|JEMNICE: Trebic, Vysočina, Moravia|
Alternate names: Jemnice and Jamnitz. 49°19' N 14°00' E, 57.2 miles SSW of Praha. (2005 est. population: 4,340).
website in Czech with photo: landmarked and freely accessible. "The first documentation of Jews is from 1336, one of the oldest communities in Czech Republic. The Jewish Quarter is located in the SE sector of the urban core at the castle, now ulice Zámecká a U templu. Of the original 31 houses still standing are 22, some of medieval layout including the municipal building with rabbinical Castle School No. 27 and No. 160.V. After1824, four houses were demolished and the entire ghetto burned in 1832. Synagogue built in 1649 was demolished by the Nazis in 1942. Today the site has a 2006 memorial. Cemetery in Údolní ulici, 300 m S of the square, was probably dates from the 14th century. The 2421 m2 has about 400 visible tombstones, the oldest legible dates from 1676. The Nazis took tombstones to pave streets in the city. 1991-4 restoration. Mortuary was demolished between 1955 and 1956. The cemetery is fenced with wrought-iron entrance gate." [Sep 2011]
Jewish Community of Brno [? Federation] owns, manages, and renovated the cemetery around 1997. [February 2009]
in S.W. Moravia. The Jewish community is mentioned first in 1336 in connection with its sufferings during the Armleder massacres. A gravestone from 1362 is extant. In 1369 the sale of property by a Jew was recorded. In 1530, Jews are mentioned as house owners. Throughout the 16th and 17th centuries, real estate transaction documents between Jews and gentiles are numerous. A 1648 synagogue burned down in 1752. Jemnice had nine Jewish tailors in 1755. Because he community could not meet tax obligations in 1775, the local lord excused them. In 1812, a German-language elementary school was used as a governmental school until 1918. An 1832 fire destroyed all 28 houses of the Jewish quarter. The former Jewish district in the southern part of the town center connects Liberty square and Havlíček square. Riots in 1866 resulted when the Jews were accused of actively supporting the Prussians. Jewish population: 24 families living in 11 houses in 1666 increasing in 1754 from 30 to 45 (due to Familiants Law); 263 persons (nearly 20% of the total population) in 1781; and 325 persons in 1830; 305 in 1857; 200 in 1869;102 in 1910;84 in 1921; and 52 in 1930 (1.5% of the total). In 1942 Nazis deported the community to extermination camps. Nazis killed 53 local Jews, pulled down the synagogue and destroyed the Jewish cemetery. A memorial to Holocaust victims was unveiled in Jemnice in 2006. The synagogue appertunances were transferred to the Central Jewish Museum in Prague. [February 2009]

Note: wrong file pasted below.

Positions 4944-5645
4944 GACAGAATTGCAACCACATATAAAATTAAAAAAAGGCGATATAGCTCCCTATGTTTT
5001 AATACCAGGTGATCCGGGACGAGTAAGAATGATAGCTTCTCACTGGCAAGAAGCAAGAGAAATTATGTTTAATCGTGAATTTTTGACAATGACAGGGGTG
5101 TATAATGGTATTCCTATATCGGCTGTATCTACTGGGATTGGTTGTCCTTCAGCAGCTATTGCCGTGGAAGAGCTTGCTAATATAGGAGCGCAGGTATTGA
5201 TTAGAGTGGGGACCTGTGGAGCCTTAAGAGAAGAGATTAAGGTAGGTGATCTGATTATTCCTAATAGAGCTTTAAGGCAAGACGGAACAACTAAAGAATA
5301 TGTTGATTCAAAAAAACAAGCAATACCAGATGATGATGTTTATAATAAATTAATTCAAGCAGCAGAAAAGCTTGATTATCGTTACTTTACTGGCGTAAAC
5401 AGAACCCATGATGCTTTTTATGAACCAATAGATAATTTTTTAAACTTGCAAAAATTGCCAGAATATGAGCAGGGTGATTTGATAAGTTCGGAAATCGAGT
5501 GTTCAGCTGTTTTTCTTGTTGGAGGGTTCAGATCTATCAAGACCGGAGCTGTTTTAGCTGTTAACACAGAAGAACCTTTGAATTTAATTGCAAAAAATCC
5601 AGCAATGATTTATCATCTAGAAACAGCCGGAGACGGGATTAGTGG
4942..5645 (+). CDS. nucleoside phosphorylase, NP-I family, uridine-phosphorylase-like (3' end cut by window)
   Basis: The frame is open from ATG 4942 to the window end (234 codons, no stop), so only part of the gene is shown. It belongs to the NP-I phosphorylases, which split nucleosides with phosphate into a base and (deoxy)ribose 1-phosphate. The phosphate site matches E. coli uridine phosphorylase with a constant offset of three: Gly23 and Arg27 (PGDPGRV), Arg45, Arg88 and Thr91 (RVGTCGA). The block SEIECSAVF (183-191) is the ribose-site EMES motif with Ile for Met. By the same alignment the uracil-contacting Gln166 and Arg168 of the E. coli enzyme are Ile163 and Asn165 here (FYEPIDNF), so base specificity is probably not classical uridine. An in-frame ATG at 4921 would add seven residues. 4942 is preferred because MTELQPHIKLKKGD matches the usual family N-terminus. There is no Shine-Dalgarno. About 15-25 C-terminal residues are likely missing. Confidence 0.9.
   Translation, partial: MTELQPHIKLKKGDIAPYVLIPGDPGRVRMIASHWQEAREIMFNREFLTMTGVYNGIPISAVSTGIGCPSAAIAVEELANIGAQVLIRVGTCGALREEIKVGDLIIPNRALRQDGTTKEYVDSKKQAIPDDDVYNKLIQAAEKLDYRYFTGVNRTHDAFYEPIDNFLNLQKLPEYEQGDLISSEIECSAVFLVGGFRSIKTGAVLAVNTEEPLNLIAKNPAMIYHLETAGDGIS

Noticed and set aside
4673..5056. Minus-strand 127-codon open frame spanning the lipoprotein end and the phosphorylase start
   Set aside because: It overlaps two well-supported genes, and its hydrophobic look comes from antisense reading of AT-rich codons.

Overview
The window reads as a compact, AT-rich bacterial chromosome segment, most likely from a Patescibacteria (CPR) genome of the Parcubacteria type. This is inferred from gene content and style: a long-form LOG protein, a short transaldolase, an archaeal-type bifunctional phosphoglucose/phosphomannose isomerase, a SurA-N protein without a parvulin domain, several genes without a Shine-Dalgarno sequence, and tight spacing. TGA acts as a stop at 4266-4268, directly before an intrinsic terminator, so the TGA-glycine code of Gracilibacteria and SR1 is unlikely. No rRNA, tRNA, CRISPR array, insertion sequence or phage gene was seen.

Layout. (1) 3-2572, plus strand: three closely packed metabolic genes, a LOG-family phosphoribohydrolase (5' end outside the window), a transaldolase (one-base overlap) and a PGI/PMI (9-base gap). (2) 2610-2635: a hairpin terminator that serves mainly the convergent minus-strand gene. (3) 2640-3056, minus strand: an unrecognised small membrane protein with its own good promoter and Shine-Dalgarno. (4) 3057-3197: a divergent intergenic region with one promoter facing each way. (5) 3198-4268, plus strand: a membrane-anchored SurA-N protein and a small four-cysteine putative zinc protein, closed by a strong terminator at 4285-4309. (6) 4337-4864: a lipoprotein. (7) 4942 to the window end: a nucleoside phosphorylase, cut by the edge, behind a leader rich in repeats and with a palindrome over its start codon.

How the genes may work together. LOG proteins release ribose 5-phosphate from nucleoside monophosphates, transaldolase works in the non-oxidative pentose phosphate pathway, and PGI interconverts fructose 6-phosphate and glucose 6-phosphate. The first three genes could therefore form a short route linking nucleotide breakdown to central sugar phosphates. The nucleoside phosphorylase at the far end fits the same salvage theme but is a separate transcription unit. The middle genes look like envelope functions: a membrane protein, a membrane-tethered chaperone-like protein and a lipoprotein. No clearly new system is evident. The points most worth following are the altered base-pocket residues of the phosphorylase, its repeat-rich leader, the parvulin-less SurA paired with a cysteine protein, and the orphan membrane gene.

A. Marmorstein, in: Mitteilungen zur juedischen Volkskunde, 13 (1910), 28–32.
R. Hruschka and B. Wachstein, in: H. Gold (ed.), Die Juden und Judengemeinden Maehrens… (1929), 251–66.
Tourist web site with information [February 2009]
US Commission No. CZCE000095
Alternate name: Jamnitz in German. Town is in Morava-Trebic at 49º02 15º34, 45 km S of Jihlava. Cemetery is located at 0.3 km S on Udolni Str. Present population is 5000-25, with fewer than 10 Jews.
Earliest known Jewish community dates from 1336. 1930 Jewish population was 52. Noteworthy historical events were a big fire in 1832 and 1866 pogrom. Jakub Juda Lob Askenazy, 17th century rabbi, lived here. The landmarked cemetery (# 2757 S.M.) probably originated in the 14th century with last known Conservative burial in 1942. The isolated suburban hillside has Czech sign mentioning the Jewish Community. Reached by turning directly off a public road, access is open to all via a continuous masonry wall and locking gate. Size of cemetery before and after WWII: 0.2449 ha.
100-500 gravestones, in original location and 20-100 not with 25%-50% toppled or broken, date from 1676-20th century. Some stones removed from the cemetery are in a museum of conservation. The marble, granite, and sandstone flat shaped stones, finely smoothed and inscribed stones, flat stones with carved relief decoration or obelisks, some with traces of painting on their surfaces, have Hebrew and German inscriptions. The cemetery contains no known mass graves. Brno Jewish community owns Jewish cemetery. Adjacent properties are recreational and residential. Occasionally, private visitors stop. Vandalism occurred during World War II and between 1945 and ten years ago. Local non-Jewish residents, local or municipal authorities, and Jewish groups within country re-erected stones, cleared vegetation, and fixed wall in 1991. Current care: occasional clearing or cleaning by authorities. Within the limits of the cemetery is a pre-burial house ruin. Security (uncontrolled access), pollution, vandalism, and incompatible nearby development are slight threats. Weather erosion and vegetation are moderate threats. Vegetation overgrowth and water drainage are seasonal problems preventing access.
Engineer Arch. Jaroslav Kelnovsky, Zebetinska 13, 623 00 Brno; tel. 0 completed survey form on 1 March 1992. Documentation: Gold book and J. Herman: Jewish Cemeteries in Bohemia and Moravia (1980). Other documentation exists but was too old. The site was visited in December 1991. No interviews.
|Last Updated on Friday, 07 October 2011 11:10|